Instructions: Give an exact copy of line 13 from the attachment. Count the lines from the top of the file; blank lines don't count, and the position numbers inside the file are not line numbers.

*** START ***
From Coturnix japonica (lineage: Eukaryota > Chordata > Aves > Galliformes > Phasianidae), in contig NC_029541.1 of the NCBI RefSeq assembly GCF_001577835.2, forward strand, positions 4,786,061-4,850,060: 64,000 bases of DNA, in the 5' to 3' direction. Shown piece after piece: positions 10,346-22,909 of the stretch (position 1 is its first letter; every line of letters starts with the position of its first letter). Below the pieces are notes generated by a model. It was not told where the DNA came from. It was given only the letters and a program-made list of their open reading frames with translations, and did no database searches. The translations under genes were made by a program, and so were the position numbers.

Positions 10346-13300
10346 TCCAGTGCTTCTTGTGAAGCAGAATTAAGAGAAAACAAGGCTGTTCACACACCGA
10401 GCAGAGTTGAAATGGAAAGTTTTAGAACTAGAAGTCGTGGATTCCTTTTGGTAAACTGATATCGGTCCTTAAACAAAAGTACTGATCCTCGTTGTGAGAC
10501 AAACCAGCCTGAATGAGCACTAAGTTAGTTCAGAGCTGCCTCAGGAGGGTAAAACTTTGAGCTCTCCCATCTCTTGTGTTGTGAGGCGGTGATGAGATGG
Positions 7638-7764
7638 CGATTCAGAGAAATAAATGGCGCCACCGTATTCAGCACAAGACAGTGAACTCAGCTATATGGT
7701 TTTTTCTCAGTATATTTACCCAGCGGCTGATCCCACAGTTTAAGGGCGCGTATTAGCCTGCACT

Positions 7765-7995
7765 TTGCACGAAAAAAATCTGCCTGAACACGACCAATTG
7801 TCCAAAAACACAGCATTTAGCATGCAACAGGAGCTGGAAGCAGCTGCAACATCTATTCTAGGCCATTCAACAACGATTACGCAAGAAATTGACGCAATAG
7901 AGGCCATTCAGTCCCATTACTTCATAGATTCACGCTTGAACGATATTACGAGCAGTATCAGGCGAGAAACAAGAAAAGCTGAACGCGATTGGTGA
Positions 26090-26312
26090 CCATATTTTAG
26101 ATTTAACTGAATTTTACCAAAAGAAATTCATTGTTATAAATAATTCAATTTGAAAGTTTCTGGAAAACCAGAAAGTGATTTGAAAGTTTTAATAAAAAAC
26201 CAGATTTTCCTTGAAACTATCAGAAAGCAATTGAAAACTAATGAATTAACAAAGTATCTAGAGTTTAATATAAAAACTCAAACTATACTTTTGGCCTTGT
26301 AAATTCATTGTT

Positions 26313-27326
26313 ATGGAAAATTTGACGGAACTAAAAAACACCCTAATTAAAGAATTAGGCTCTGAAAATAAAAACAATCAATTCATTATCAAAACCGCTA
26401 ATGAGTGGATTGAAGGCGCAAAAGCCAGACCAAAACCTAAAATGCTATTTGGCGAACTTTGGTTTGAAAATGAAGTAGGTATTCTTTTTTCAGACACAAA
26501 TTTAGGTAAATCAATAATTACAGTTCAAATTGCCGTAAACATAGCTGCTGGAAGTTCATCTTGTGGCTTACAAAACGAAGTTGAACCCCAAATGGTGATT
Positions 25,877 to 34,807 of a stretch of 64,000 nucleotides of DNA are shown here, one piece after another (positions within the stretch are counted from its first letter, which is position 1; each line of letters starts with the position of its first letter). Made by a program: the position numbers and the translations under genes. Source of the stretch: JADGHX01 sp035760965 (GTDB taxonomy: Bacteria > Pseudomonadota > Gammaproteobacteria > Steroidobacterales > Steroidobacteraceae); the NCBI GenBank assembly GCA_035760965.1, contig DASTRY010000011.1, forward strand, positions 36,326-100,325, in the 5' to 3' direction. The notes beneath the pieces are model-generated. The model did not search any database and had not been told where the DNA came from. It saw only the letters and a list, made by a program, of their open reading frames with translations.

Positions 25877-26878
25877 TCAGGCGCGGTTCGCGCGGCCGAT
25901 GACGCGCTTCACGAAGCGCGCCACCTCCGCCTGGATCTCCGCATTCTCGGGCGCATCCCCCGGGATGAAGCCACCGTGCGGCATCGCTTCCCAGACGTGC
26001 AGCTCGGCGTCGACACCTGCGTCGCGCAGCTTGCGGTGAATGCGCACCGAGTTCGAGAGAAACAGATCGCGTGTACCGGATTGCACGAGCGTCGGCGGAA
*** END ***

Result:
Positions 26090-26312